Early identification and separation of suspected Covid-19 patients at triage is vital to prevent disease transmission in healthcare settings. Triaging is a complex and context-specific process to implement especially where resources are scarce and health systems are fragile. The need to allocate these resources in a consistent, transparent, and equitable manner during the covid-19 pandemic is underpinned by ethical principles among which are utilitarianism and egalitarianism. Considerations of social identities such as age, gender, social class, and medical criteria such as comorbidities and frailty may lead to explicit and implicit bias and attendant discrimination. Theoretical constructs such as narrow social utility and reciprocity may be invoked to justify the prioritisation of healthcare workers (HCWs) infected with Covid-19 despite the pitfalls in the underlying assumptions. As no single framework exists to comprehensively guide the Covid-19 triage process, the establishment of institutional recommendations and policies within which are embedded safety nets for managing the physical, mental, and emotional fallouts on HCWs is critical.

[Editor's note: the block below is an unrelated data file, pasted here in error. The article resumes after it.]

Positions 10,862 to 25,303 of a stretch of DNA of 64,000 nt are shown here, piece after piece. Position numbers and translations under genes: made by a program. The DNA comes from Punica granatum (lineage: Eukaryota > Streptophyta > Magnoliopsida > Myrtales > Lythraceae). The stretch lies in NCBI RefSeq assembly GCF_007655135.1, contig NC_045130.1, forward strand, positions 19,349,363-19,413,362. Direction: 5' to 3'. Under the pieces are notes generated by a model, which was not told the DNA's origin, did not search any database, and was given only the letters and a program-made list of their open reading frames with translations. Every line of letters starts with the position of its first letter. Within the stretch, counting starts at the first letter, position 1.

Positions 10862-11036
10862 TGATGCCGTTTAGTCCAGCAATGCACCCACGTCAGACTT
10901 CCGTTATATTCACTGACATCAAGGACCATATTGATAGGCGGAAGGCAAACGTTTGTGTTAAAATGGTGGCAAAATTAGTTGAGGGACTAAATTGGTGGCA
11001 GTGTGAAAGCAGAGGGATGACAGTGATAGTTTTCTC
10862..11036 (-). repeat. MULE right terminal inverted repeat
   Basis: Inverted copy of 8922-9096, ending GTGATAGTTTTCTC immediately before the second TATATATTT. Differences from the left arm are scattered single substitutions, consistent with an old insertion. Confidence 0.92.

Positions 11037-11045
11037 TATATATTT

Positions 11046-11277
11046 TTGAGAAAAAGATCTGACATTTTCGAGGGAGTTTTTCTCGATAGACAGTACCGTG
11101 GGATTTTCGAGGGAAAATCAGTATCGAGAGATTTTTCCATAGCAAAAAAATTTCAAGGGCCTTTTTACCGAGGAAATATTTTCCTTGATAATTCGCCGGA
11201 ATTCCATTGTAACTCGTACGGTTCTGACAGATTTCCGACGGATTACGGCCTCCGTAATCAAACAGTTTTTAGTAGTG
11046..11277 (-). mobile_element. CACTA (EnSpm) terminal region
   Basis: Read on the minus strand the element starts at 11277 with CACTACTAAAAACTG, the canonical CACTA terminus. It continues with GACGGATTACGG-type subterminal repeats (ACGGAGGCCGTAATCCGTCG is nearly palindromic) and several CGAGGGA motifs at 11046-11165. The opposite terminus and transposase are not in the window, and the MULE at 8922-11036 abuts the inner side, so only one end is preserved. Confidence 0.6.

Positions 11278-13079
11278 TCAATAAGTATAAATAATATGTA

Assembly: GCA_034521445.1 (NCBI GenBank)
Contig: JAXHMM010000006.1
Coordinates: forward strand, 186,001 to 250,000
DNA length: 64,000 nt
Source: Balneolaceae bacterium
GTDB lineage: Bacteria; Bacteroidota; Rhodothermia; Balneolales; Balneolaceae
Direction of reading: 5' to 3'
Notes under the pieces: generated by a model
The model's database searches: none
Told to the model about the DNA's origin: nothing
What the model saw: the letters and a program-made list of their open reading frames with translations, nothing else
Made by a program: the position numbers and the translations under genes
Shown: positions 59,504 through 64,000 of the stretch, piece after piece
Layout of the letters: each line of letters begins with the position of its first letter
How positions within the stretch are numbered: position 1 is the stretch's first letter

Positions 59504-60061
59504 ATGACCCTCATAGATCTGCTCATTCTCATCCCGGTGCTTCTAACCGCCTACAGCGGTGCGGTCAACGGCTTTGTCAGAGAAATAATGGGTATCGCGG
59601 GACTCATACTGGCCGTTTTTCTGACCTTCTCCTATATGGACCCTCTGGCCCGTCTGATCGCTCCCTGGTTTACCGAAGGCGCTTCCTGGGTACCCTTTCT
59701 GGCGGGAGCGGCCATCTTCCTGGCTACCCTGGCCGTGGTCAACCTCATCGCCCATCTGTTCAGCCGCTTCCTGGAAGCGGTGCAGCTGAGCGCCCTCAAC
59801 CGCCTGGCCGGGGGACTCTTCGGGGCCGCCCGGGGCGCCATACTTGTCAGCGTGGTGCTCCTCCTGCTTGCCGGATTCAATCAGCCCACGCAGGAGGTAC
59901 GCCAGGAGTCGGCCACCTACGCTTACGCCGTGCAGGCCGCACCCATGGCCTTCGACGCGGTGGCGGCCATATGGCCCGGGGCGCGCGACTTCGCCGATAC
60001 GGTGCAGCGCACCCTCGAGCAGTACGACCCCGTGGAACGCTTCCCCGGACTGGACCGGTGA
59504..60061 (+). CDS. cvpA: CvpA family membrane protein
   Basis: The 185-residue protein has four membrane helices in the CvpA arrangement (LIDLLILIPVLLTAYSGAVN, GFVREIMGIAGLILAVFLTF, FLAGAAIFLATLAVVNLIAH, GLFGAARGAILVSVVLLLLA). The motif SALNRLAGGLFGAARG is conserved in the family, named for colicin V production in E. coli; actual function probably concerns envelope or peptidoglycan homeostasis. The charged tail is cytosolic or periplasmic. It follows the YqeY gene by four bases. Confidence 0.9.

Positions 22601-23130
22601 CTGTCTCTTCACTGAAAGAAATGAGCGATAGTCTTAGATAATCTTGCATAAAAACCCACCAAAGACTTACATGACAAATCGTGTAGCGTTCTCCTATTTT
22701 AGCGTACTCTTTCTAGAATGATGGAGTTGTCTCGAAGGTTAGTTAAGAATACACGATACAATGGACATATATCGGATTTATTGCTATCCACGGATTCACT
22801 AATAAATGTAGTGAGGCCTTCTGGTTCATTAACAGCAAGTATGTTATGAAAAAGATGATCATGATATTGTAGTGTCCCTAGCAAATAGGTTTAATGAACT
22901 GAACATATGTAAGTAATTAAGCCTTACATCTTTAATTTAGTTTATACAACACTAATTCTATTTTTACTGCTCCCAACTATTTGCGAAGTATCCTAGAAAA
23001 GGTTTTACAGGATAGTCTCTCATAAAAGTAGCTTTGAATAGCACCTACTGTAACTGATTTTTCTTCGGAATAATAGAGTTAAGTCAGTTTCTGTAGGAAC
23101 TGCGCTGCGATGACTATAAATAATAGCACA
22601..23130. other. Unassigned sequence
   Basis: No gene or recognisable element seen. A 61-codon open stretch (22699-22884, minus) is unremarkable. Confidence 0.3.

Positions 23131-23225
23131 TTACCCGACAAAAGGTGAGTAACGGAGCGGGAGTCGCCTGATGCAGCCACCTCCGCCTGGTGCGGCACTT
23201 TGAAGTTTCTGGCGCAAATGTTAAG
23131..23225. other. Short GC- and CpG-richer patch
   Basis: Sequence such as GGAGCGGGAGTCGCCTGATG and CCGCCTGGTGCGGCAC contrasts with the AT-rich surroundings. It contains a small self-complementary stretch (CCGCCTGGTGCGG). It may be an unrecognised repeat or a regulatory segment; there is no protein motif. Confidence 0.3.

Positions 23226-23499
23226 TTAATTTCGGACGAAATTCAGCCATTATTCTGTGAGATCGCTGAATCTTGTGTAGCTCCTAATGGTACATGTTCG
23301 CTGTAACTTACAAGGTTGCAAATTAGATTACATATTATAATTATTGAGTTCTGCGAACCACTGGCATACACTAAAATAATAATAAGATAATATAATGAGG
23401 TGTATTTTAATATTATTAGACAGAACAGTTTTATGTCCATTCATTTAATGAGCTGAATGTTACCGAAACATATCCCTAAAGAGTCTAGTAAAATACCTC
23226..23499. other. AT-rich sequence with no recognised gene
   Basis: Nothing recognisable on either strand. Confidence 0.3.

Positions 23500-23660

Effa, E. and Otu, A. (2023), "Triaging and Managing Covid – Inequities and Ethical Decision-Making", Ogunyemi, K. and Onaga, A.I. (Ed.) Responsible Management of Shifts in Work Modes – Values for Post Pandemic Sustainability, Volume 2, Emerald Publishing Limited, Bingley, pp. 97-107. https://doi.org/10.1108/978-1-80262-723-720221010
Emerald Publishing Limited
Copyright © 2023 Emmanuel Effa and Akaninyene Otu